Julio Ochoa

Health News Florida Editor

Julio Ochoa is editor of Health News Florida.

He comes to WUSF from The Tampa Tribune, where he began as a website producer for and served in several editing roles, eventually becoming the newspaper’s deputy metro editor. 

Julio was born and raised in St. Petersburg, and received a bachelor’s degree from Florida State University. He earned a master’s degree in journalism from the University of Colorado and worked at a paper in Greeley, Colo., before returning to Florida as a reporter and as breaking news editor for the Naples Daily News.

Contact Julio at 813-974-8633, on Twitter at @julioochoa or email

Florida Department of Transportation

The same company that designed a pedestrian bridge that collapsed in Miami also designed the Sunshine Skyway Bridge and the elevated portion of the Selmon Expressway in Tampa.

Southeastern Grocers

Southeastern Grocers announced plans to close 94 stores, including 10 Winn-Dixie stores in the Tampa Bay area.

A bill approved by the Florida Legislature would end HCA’s bid to open a trauma center at Northside Hospital in St. Petersburg.

A program that helps thousands of Florida seniors sign up for Medicare could lose all of its funding by the end of the month if Congress doesn't act.

Florida legislators passed a bill this week that would make first responders eligible for workers compensation if they are diagnosed with post-traumatic stress disorder.

The high school shooting in Parkland is sparking a lot of questions from children who are wondering if something similar could happen at their school.

After the high school shooting in Parkland, Florida leaders are considering pouring more money into mental health care and experts in the field released some suggestions on Thursday.

Inside the kitchen at Bethel Community Baptist Church Boyzell Hosey and Samantha Wilson are battling for bragging rights.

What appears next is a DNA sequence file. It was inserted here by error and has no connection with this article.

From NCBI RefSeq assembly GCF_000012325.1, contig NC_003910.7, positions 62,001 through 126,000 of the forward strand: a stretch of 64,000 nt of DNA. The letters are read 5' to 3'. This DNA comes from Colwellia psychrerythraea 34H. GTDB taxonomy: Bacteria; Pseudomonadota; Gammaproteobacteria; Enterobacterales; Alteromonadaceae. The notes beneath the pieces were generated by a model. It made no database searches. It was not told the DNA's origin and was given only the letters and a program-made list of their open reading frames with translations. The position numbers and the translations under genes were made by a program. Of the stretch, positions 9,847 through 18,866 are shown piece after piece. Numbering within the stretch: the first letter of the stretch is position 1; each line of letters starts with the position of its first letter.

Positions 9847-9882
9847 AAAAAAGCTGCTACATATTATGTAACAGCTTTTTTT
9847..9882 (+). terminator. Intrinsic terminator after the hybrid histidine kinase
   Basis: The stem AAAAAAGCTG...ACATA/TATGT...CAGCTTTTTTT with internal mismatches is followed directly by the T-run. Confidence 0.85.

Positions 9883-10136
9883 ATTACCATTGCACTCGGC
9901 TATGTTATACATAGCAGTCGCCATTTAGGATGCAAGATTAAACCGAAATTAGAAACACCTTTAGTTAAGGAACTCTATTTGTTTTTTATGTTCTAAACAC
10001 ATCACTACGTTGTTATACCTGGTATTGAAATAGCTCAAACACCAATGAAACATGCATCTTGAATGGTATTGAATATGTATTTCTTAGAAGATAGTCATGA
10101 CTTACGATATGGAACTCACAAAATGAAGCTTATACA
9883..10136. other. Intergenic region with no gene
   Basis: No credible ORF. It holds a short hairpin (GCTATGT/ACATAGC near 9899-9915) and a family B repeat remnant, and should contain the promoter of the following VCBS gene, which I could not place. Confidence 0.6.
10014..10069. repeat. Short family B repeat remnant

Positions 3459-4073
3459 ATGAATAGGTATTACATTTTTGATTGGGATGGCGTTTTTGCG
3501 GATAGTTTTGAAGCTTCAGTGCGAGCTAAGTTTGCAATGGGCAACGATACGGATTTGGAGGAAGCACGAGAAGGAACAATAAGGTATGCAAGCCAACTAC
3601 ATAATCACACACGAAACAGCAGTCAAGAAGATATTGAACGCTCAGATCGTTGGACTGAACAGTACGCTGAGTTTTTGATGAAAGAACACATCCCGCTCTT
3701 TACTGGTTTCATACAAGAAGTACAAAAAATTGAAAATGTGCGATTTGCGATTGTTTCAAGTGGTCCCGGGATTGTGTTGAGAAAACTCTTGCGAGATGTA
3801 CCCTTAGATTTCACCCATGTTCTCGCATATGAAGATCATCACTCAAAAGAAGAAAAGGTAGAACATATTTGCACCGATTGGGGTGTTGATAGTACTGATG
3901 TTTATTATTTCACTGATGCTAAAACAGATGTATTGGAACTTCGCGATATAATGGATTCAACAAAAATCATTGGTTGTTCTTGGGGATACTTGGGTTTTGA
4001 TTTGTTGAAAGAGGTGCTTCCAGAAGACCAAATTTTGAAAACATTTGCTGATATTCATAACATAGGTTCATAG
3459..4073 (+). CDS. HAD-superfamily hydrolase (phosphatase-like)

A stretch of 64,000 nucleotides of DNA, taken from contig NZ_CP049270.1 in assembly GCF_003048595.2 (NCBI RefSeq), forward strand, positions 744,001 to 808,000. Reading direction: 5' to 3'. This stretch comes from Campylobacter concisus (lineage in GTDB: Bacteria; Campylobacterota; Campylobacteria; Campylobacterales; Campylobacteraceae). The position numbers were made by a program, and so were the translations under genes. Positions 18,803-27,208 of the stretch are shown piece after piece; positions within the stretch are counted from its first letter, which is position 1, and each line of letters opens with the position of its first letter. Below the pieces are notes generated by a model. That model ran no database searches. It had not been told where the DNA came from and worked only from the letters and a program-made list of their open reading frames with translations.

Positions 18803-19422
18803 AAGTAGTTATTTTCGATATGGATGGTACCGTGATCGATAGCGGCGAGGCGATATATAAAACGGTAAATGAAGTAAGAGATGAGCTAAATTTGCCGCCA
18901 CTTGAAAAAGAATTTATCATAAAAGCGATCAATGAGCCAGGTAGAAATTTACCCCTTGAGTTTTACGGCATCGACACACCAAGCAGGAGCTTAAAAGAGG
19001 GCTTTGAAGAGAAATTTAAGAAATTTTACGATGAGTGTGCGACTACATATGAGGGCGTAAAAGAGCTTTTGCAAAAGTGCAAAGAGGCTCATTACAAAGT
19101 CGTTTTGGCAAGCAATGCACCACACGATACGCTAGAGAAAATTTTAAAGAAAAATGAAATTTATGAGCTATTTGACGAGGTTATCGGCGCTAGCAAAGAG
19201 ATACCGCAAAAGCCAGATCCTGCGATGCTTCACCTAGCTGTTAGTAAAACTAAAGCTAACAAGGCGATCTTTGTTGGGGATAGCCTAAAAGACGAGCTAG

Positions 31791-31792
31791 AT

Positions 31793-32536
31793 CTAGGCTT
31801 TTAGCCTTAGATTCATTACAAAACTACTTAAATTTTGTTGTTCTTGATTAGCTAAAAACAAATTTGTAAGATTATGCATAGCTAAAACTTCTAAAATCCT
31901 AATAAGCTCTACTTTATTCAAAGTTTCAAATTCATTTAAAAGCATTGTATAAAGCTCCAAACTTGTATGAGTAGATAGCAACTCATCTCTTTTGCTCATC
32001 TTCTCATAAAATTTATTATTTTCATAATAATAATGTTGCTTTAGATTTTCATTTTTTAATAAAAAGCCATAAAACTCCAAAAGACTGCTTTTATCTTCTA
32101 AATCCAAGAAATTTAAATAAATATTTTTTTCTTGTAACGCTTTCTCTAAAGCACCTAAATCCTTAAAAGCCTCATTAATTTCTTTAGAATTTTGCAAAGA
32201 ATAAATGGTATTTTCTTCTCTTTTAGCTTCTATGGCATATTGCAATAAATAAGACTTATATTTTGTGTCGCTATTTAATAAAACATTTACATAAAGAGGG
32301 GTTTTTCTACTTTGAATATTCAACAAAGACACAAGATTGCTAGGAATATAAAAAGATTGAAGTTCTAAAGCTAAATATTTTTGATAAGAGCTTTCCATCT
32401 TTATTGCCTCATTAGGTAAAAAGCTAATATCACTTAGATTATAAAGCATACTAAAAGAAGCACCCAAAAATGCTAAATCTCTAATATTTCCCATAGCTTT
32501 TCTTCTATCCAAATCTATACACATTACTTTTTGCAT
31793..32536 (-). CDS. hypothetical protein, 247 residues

Tobacco settlement money used to prevent people from smoking has been extremely successful.

Stephanie Colombini / WUSF Public Media

Florida Matters recently hosted a town hall event in St. Petersburg about providing health care to the uninsured. We'll hear highlights from the panel discussion and questions from the audience on this week's episode.

Some cities, counties and school districts in Florida and around the country are helping their employees buy cheap prescription drugs from Canada and overseas.

The flu has forced one school in Pinellas County to close and others in the Tampa Bay area to send warnings home to parents.

Daylina Miller / WUSF Public Media

What’s The Solution? Delivering Health Care To Uninsured Floridians

For the past six months Health News Florida has told the stories of people without insurance who use free clinics throughout the Tampa Bay area. Now we’re inviting the community to take part in that conversation during a special taping of Florida Matters. Join us for a panel discussion on providing care to the uninsured.

Donald Trump came into office promising to repeal Obamacare and replace it with something more affordable that would cover everyone. But members of congress couldn't agree on what that should be.

Julio Ochoa / WUSF Public Media

A new partnership will allow sheriffs from around the state to legally hold undocumented criminals for up to 48 hours so they can be deported.

The state is disputing a report that found funding for the Children's Health Insurance Program in Florida will run out in February if Congress doesn't act.

The Agape Food Bank in Winter Haven shut its doors at the end of December.

But some charities believe the change may actually benefit those in need of food assistance in Polk County.

More than 700,000 Floridians selected or were automatically re-enrolled in Obamacare plans during the final week of regular enrollment, bringing the state’s six-week enrollment total to 1.73 million.

Floridians have until December 31st to sign up for a health insurance plan through Obamacare, thanks to Hurricane Irma.

During a routine visit at the St. Petersburg Free Clinic, Dr. Ajoy Kumar was going over blood test results with a 46-year-old patient named Paul.